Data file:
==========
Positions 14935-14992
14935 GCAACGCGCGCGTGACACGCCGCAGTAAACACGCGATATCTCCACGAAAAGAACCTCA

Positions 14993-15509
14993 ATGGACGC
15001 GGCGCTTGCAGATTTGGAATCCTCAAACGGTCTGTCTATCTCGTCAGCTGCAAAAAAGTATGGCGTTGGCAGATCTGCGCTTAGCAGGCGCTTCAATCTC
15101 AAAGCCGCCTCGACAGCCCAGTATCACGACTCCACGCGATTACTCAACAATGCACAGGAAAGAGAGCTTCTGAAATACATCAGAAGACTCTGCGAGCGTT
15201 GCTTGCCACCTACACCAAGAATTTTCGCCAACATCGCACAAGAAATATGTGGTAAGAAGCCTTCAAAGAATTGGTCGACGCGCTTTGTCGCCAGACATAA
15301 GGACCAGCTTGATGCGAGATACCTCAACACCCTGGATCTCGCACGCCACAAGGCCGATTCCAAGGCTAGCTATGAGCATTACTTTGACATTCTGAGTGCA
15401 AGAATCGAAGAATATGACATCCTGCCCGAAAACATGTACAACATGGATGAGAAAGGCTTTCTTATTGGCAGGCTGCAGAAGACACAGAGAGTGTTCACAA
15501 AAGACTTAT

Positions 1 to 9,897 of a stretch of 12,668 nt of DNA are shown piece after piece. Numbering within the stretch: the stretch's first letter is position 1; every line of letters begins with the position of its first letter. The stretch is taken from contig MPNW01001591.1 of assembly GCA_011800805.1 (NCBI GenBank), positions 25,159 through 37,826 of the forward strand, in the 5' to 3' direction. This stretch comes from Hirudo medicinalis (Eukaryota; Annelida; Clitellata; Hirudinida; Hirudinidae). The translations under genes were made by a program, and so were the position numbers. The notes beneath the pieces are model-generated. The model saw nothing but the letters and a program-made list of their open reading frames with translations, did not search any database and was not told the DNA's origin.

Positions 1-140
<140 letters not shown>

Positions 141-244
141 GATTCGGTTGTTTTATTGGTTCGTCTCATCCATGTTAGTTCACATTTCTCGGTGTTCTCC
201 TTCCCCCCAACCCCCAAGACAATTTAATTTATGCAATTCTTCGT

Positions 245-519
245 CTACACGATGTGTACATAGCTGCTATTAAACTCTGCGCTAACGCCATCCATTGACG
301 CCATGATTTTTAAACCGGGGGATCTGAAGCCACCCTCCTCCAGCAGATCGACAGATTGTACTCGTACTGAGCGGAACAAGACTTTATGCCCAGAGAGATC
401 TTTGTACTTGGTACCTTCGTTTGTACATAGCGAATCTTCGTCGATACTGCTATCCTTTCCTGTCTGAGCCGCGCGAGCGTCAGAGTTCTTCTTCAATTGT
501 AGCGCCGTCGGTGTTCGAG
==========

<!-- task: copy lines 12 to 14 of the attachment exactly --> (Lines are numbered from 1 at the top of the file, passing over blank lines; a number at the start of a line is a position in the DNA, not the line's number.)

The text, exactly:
Positions 1-140
<140 letters not shown>

Positions 141-244